I was excited to see that Alex Temple’s blog post, “I’m a Trans Composer. What the hell does that mean?” was reposted here at NewMusicBox. I think it’s a great article, dense with ideas—each paragraph could easily be expanded into a full article itself. And even though I’m not transgendered myself, I found a lot in Alex’s words to relate to and identify with. This part, in particular, might apply to nearly every composer who has commented on NewMusicBox:
Even though, objectively speaking, I’m an insider in the classical music world—I’ve been studying it formally since I was a kid, and I’ve been in academia for ten years—I always wind up feeling like an outsider, no matter what city or scene or university department I’m in.
For Alex, being an outsider is connected to her identification with being genderqueer, and there’s certainly a kind of metaphorical resonance between the two. And while you certainly don’t need to be genderqueer to feel like an outsider, feeling that way can give you a certain sympathetic resonance with other kinds of outsiders. At least, I’d like to think so.
Maybe this is one reason why I’ve felt a recurring need to explore or investigate issues related to gender through music. But it’s a puzzling thing. At times gender and music seem to have nothing to do with each other, while at other times they seem inseparable. Vocal music, in particular, seems inextricably bound to gender, as the history of gender-swapped roles in opera makes apparent. (Pop music, too—The Magnetic Fields’s Stephin Merritt makes gender ambiguity a near-ubiquitous trope in his music.) This is a tradition I’ve participated in from time to time. When determining roles for my opera Light and Power, librettist Jillian Burcar and I agreed that it made sense to cast Nikola Tesla as a soprano, to highlight some of his androgynous qualities and his self-professed celibacy.
Other times, my attempts to experiment with gender through music have not gone so well. When writing my piece Concerto for Mannequin Head, I was thinking a great deal about the disembodied nature of electronic music. With most live music, even if you don’t know much about musical performance, you can discern certain things about how the music is created just by watching someone perform. Electronics, on the other hand, are often a black box. There may be no easily discernible visible difference between someone playing back a recording and someone doing extremely detailed, virtuosic live performance. This is even leaving out the issue of what kind of preparations the performer has done before the performance. The synesthetic connection between the visual display of skill and the resulting sound is essentially severed. You can look at this as a problem or an opportunity. The opportunity is that this black box can be filled with essentially anything you can dream up. It is a great chance, in particular, for theatre—but theatre is a wholly different art form from music, with its own set of skills and conventions, as I learned the hard way.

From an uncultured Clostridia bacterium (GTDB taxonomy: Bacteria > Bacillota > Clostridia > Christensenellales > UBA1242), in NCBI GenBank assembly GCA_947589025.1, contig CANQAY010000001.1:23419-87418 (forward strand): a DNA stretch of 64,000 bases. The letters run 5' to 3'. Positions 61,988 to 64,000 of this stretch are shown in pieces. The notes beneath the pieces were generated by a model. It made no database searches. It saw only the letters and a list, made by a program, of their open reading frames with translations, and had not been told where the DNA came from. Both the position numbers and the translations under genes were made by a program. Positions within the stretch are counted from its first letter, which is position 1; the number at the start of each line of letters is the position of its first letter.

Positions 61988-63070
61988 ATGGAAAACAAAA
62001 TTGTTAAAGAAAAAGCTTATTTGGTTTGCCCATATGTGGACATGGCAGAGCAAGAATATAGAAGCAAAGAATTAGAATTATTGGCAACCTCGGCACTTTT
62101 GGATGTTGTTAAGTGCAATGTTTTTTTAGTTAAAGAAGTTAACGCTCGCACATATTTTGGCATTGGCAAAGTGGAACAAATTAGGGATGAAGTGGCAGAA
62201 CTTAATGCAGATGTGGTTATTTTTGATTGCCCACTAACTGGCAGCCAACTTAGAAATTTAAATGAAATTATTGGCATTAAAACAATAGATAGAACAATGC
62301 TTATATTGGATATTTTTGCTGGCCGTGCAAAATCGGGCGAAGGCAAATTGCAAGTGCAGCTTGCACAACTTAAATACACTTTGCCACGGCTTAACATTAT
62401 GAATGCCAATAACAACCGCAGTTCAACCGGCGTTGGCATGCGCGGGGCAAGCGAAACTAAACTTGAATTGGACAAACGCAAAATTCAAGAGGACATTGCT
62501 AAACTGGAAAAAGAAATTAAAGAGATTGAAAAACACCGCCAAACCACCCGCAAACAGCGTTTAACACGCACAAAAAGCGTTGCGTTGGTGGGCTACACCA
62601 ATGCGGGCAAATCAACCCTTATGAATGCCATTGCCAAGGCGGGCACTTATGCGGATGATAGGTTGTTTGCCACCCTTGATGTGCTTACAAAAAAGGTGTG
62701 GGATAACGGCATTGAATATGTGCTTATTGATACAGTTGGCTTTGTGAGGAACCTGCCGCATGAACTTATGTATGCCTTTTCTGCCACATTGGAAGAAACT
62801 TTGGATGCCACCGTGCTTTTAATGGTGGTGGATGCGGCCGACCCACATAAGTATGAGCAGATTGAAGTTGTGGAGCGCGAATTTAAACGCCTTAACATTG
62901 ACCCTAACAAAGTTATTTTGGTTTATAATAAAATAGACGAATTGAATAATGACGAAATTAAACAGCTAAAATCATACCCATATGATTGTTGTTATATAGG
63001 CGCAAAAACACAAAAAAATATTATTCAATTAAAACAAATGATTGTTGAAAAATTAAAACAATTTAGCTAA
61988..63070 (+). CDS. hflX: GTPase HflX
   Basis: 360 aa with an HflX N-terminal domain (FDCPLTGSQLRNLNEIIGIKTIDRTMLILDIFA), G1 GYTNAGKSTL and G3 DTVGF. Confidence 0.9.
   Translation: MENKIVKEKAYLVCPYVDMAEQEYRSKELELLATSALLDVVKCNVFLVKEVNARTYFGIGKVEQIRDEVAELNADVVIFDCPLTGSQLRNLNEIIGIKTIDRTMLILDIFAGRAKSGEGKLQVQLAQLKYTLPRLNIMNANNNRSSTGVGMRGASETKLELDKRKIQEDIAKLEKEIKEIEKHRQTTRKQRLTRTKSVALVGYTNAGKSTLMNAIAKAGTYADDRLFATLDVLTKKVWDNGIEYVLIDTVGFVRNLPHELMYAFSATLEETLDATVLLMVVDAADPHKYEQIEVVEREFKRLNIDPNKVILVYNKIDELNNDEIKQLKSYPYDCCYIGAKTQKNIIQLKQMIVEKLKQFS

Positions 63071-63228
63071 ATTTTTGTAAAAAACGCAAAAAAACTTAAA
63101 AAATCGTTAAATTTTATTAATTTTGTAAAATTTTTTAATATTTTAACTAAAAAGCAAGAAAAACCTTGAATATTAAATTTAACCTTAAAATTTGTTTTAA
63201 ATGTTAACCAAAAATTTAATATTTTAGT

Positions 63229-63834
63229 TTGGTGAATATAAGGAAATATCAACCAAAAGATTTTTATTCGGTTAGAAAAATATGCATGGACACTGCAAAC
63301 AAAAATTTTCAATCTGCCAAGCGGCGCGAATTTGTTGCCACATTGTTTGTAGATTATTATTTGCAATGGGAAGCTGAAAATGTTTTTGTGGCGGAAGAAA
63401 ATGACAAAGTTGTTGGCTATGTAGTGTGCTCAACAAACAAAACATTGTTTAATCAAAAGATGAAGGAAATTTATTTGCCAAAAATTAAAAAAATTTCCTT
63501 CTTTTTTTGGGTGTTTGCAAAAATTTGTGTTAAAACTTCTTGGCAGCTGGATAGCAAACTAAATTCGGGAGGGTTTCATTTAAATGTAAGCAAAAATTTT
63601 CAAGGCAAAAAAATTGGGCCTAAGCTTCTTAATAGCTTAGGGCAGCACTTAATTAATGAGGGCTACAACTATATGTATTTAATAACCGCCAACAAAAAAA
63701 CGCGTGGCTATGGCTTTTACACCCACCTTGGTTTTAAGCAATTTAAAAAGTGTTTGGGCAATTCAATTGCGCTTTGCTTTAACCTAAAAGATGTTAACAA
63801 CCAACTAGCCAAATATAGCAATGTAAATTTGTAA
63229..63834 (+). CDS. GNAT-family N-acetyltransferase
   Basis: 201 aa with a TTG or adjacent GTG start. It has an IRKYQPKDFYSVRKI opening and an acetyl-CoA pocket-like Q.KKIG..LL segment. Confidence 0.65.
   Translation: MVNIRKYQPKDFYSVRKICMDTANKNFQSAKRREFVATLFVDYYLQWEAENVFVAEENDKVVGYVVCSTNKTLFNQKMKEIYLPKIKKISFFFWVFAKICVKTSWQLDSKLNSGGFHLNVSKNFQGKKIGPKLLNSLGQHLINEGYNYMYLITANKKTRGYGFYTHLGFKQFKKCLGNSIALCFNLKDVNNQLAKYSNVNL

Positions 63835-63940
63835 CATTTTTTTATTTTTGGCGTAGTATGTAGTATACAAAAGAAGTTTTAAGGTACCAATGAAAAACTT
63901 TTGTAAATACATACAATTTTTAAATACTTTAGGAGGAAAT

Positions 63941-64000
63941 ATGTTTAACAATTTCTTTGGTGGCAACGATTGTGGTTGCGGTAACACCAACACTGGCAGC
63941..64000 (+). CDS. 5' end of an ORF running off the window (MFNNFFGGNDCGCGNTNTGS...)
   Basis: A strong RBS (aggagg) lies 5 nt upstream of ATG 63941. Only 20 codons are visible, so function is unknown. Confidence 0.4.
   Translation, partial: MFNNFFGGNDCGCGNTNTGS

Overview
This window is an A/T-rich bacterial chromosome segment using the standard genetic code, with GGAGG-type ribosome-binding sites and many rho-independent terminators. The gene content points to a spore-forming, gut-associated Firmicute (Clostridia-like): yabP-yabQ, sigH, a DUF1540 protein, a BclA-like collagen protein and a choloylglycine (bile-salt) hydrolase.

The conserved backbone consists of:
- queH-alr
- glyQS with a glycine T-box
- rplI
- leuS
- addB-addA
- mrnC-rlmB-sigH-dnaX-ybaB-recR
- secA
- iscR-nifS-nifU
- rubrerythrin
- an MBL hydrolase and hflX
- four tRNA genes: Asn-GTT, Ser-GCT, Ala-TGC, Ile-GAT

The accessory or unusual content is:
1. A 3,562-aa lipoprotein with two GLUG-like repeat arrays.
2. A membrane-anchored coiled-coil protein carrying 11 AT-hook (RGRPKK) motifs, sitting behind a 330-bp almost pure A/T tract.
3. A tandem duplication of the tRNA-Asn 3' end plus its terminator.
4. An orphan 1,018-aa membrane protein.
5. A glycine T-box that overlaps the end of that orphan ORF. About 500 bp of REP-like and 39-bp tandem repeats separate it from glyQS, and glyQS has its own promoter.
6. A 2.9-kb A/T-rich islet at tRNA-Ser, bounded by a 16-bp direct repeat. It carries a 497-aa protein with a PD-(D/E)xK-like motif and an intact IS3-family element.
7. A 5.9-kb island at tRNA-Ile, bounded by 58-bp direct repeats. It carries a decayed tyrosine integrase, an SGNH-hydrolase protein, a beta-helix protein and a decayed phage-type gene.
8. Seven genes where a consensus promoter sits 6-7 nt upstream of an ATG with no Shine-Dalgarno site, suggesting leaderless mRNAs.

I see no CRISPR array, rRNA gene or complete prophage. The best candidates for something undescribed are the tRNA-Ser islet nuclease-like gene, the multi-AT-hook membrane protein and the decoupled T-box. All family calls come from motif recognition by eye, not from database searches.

My solution to the electronic music problem in Concerto for Mannequin Head was to employ a sort of intentionally shabby (is it too pretentious to call it Brechtian?) theatricality that asks the audience to suspend their disbelief in the face of a transparent fiction. The conceit that the audience is asked to buy into is that an onstage mannequin head is singing to them. Meanwhile, backstage the real performer (in this case me) sings into electronics that modulate and distort the human voice, rendering it ambiguously gendered (and dubiously human). During the cadenza, the mannequin head “malfunctions” and the human performer must come onstage to “fix” it.
In its first performance I thought the piece worked pretty well, with its campy humor and elements of surprise. The next time I performed it, however, I did not have a mannequin head handy, so I asked another composer if she would like to play the part of Mannequin Head, and she agreed. I was not at all prepared for how this would dramatically change the character and meaning of the piece. When the soloist was a genderless inanimate object, it could be a kind of stylized, androgynous projection of myself. But by changing that into an unambiguously gendered human being, suddenly the piece was less about identity and technology and more about power and control. During the performance, I started to feel profoundly uncomfortable in a creepy, Pygmalionesque way.
The lesson I learned (other than that I should probably leave theatre to the theatre kids) is that while music itself isn’t inherently gendered, gender can have a huge impact on how music is perceived and interpreted. I have also become more suspicious of claims that music can transcend gender in some way. I do think that it still has the power to say interesting things about gender, though!